Matthew Dennison

Model elastic network

Active force-dipoles

Cells contain active proteins that can undergo conformational changes driven by catalytic chemical reactions. Experimental studies have shown that, compared to when their activity is suppressed, these proteins can enhance not only their own diffusion coefficients, but also those of passive tracer particles. Although the exact origins of this effect are unclear, various mechanisms have been suggested, e.g. force dipole interactions due to molecular motors which move along filaments and collective hydrodynamic effects caused by active proteins.

My research focuses on using computer simulations to study this enhancement of the particle diffusion coefficients, in order to understand how hydrodynamic flow-fields driven by the motion of active particles can affect the motion of passive particles and to elucidate the important control parameters for the effect.

Model elastic network

Enhancing particle diffusion

In order to investigate the diffusive dynamics in a system that contains active particles, a passive tracer particle and a solvent we use the Multi-Particle Collision Dynamics method (MPCD). In this method, a fluid is modelled as a large number of point-like particles, which interact with each other and with the active and passive particles. Active proteins are modelled as active dumbbell particles, which stochastically cycle between open and closed conformations and act as non-equilibrium fluctuating force dipoles.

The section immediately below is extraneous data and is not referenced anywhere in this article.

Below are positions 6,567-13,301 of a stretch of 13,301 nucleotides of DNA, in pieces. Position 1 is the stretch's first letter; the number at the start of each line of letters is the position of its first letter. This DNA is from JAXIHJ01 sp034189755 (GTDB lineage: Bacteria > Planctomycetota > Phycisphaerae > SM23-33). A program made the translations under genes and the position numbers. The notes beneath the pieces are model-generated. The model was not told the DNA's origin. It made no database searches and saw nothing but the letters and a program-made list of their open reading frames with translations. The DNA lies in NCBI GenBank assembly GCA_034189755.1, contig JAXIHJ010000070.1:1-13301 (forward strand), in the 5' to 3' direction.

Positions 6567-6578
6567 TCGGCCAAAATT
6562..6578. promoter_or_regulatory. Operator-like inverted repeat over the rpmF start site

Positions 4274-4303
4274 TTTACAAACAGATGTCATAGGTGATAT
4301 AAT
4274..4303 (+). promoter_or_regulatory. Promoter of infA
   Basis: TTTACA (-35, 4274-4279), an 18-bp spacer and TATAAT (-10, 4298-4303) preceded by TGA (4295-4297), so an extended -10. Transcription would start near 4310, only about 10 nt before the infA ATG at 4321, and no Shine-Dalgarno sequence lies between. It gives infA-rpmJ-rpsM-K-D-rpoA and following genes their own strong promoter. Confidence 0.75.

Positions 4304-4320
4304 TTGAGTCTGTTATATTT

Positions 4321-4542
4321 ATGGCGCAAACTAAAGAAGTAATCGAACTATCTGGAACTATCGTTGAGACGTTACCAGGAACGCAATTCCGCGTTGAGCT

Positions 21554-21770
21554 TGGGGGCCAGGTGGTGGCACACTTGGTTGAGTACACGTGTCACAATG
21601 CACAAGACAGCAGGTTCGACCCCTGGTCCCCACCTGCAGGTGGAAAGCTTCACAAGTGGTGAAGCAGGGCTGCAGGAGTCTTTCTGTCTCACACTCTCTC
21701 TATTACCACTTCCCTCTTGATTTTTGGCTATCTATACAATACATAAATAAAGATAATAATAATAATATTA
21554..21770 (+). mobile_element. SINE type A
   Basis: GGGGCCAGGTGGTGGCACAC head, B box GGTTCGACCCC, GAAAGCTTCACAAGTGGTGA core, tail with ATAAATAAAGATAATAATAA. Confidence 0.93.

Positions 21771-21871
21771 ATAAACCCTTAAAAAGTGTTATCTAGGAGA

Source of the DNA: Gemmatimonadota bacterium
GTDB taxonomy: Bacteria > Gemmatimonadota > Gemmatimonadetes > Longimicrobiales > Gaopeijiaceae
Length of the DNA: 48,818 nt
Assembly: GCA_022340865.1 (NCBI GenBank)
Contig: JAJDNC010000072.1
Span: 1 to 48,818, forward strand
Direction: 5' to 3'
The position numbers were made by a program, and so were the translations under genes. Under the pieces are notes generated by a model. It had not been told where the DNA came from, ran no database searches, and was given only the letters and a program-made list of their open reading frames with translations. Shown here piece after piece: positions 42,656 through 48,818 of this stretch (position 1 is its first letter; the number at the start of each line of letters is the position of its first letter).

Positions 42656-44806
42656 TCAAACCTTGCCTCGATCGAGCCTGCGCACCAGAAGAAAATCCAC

Consistent with experiments, we find that the diffusion coefficients of both the passive tracer particle and the dumbbells themselves are enhanced when the dumbbells are active. Our findings show that it is the hydrodynamic interactions induced by the active dumbbells that give rise to this effect. Two key parameters are the density of dumbbells and the strength of the force dipole (i.e. the force with which the dumbbells change conformation). When more dumbbells are present, the effect is increased, in contrast to inactive dumbbells, which crowd the passive particle and reduce its diffusion coefficient. When the force dipole is stronger, the effect is also increased. While the observed effects are not large, their existence indicates that the conformational changes of active proteins could be important for transport in active systems.

Model elastic network